“This is a story made for you,” Lainey wrote. Truer words have never been spoken. 

I’m obsessed with schools, with education, with the way wanting ‘the best’ shapes and justifies people’s choices. I’m obsessed with the fetishization of the Ivy League and other ‘elite’ colleges. I spend approximately 28% of my time trying to get my friends to care about these things as much as I do.

Now they care. 

"We're here today to announce charges in the largest college admissions scam ever prosecuted by the Department of Justice."

By now you know the facts – Felicity Huffman and Lori Loughlin are the celebrity names indicted in a massive college admissions cheating scandal, along with  Loughlin’s husband, creator of the Mossimo clothing brand, and other CEOs and wealthy executives. “These parents are a catalogue of wealth and privilege,” one of the FBI investigators said, which is exactly synonymous with the worst of celebrity culture.

Whether because of their privilege or in spite of it, depending on your perspective, they cheated and lied. So the question remains – why? 

STATS 104: Ivy League Acceptance in 2019

It’s worth underlining just how selective the prestigious schools in question are. Harvard’s admittance rate hovers around 5%, Yale’s near 6.5%, and the ‘easier’ USC is still only 17%. And within that 5 or 6%, priority is given to ‘legacy’ students, high-profile ‘gets’ (including actors and athletes) who are courted by dozens of schools, in some cases to the children of faculty… all before you get to the ‘regular’ applicant pool, facing near-impossible odds. As the kids say, “HYPS [Harvard, Yale, Princeton, Stanford] is a ‘reach’ for anyone.” 

On college-obsessed boards like College Confidential and UrbanBaby, highly-educated parents complain that they were admitted to Ivy League universities with mostly-great scores and grades, maybe a yearbook editorship or star turn on the swim team… and that’s it. These days those resumés would be laughed out of the dossiers Tina Fey carried around in Admission – and parents are MAD. The changes are due to a rise in attendance overall, in international applicants, apps from qualified students who weren’t exposed to the east coast colleges in past generations (and yes, we’ll dig in more here).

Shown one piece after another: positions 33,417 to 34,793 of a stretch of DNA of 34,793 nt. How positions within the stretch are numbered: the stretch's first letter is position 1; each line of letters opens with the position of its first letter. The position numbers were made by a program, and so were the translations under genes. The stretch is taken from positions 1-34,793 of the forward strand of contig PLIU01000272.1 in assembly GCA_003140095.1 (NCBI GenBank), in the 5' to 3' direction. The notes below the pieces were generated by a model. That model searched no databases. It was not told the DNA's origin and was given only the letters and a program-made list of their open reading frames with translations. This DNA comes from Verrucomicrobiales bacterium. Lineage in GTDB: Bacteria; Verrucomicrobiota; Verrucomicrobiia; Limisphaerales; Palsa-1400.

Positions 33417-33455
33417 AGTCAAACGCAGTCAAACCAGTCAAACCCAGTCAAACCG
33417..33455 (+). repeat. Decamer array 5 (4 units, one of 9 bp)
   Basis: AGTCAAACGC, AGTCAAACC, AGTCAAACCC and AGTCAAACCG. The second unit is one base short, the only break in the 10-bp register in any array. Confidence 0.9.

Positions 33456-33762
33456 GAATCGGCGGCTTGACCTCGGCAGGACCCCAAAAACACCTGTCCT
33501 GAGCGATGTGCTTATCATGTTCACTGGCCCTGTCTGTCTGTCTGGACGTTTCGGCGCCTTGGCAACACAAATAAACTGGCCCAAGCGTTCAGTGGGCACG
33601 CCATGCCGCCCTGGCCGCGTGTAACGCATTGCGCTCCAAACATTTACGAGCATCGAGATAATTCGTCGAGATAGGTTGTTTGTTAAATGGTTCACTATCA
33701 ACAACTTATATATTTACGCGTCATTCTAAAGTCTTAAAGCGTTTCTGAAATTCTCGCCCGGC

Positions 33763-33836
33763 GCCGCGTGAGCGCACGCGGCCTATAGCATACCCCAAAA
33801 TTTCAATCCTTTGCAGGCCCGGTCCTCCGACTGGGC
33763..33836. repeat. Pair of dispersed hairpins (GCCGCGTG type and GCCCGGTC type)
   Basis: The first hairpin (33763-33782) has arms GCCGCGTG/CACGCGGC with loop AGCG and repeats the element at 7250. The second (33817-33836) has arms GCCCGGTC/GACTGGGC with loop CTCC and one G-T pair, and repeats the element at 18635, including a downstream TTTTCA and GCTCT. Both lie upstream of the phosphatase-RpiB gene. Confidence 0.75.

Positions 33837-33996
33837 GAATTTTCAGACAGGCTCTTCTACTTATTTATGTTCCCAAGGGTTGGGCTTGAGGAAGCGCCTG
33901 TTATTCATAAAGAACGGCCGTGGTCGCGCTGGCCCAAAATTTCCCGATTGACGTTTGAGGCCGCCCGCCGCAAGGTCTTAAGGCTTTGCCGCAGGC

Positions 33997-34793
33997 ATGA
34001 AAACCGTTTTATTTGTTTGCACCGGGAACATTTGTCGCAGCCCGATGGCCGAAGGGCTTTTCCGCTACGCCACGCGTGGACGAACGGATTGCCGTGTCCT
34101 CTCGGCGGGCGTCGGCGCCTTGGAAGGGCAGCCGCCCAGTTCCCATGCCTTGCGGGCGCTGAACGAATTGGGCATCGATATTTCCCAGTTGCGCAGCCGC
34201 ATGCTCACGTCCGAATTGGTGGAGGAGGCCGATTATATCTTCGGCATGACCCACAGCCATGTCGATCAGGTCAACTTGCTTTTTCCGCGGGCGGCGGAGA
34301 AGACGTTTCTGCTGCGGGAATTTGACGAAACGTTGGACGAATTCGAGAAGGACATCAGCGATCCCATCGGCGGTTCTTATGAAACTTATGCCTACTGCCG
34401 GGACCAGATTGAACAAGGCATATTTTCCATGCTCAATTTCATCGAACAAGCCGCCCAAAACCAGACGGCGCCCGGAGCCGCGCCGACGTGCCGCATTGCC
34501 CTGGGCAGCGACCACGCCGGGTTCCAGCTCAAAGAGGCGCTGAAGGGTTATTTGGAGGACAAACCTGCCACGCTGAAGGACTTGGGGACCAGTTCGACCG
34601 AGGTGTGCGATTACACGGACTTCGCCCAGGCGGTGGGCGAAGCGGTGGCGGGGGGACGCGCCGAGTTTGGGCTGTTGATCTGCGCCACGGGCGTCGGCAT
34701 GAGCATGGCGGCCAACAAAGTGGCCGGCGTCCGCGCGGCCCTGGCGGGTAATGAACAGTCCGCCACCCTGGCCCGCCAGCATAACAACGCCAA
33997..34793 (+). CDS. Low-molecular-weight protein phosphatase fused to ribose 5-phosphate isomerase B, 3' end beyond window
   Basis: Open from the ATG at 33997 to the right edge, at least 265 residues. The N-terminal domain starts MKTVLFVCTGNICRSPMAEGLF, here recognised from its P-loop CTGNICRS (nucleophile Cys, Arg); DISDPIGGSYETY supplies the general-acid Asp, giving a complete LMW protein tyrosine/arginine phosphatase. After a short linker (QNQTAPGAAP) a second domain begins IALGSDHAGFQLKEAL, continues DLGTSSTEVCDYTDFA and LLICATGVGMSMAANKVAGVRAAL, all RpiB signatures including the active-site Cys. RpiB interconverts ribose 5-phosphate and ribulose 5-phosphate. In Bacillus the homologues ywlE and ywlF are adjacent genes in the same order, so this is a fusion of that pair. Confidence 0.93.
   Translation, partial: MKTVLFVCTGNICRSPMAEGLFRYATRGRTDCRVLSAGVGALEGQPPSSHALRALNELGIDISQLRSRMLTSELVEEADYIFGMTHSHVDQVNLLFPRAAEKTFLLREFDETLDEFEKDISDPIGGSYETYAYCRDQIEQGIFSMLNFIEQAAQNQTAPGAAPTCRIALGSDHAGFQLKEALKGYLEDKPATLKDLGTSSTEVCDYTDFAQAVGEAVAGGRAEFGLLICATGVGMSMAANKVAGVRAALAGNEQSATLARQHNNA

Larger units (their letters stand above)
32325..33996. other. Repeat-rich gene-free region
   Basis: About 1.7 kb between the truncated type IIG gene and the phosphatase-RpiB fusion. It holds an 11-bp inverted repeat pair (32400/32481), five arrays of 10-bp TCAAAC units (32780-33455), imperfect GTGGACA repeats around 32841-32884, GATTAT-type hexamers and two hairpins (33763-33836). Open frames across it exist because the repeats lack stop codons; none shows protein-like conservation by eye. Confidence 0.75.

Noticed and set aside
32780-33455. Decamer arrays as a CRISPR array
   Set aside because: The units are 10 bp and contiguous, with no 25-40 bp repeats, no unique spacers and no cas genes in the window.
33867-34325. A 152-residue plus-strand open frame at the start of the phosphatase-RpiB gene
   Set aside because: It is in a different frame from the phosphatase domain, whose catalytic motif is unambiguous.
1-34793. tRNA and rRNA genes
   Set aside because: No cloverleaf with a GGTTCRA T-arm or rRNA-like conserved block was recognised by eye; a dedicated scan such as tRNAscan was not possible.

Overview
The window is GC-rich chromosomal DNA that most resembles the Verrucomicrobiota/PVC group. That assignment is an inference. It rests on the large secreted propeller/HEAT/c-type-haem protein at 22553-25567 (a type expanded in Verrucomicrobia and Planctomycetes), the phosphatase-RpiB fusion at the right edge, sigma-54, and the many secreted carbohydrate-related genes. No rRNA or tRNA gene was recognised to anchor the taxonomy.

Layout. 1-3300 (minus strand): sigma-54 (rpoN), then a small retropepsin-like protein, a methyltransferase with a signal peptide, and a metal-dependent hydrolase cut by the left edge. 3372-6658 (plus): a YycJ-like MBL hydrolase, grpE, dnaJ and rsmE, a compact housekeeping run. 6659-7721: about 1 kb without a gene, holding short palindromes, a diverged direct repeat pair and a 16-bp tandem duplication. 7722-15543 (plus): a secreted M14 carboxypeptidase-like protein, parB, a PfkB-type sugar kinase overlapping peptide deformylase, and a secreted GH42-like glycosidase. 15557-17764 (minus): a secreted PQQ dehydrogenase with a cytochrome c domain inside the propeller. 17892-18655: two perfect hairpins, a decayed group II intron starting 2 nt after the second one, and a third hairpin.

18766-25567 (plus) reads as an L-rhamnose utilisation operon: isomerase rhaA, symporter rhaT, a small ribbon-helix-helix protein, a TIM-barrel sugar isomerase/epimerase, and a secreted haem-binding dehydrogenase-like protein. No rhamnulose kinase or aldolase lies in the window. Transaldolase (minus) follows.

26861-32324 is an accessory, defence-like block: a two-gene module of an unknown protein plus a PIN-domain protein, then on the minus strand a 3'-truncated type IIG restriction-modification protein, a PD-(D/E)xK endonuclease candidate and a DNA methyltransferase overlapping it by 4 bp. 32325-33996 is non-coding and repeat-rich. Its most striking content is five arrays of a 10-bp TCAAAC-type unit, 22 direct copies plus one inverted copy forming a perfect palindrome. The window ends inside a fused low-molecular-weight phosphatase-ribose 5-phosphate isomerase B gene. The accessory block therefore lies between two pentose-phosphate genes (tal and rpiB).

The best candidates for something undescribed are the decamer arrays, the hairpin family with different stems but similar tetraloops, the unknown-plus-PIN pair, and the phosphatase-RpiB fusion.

You have to be exceptional to gain admission to an exceptional university these days, and if you don’t have a ‘hook’, you’d better have patented a medical technology, or created Tinder before you were old enough to use it. My favourite story from the last few years is the girl who wanted to bake for a living, but instead of running school bake sales, she spent her high school career interning for the Cake Boss people at her own expense so she could be the top of the self-motivated pile. 

So… what if your kid just isn’t that? 

ECON 205: Wealth & Privilege in Elite University Acceptance

Elite universities have always accepted donations from families, and subsequently admitted students whose qualifications maybe don’t match up to their classmates’. Exhibits 1-??? currently occupy the White House. 

That’s gross, reeks of privilege, and belies the reputation of these schools as merit-based institutions – but those acceptances in exchange for the donation of a library or whatever are offered with the full knowledge of the university’s admissions department, to ‘diversify their student body’ or some other euphemism. 

‘Buying your way into college’ is a bitter pill of a joke because it’s true – and it’s often happening right out in the open, even as underprivileged and underrepresented parents are jailed just for trying to give their children an opportunity to go to better schools, or schools at all. Read more about that here and here

Which brings us to the next ‘why’ that came up in this story, the constant online refrain: “Why not just donate? We know it’s not a meritocracy. Just cut out the middle men and give a building already!” 

Guys… you think they didn’t try? 

There are 33 parents indicted in the case as of right now, and you’ve only heard of 3 to 4 at a stretch. (Plus, you’re not an idiot – we all know there are thousands more quaking in their boots because their ‘side door’ just hasn’t been busted yet.) In short, there are many more parents who would do anything to get their children into school than there are available buildings to be named, or library donations or whatnot – and when you’re Princeton or Dartmouth, you can afford to be selective. Like, even if they did donate $17M for ‘The Lori Loughlin School Of Looking Flattered’, what campus wants that? Not even ASU, the school her husband maligned as not worthy of his daughters.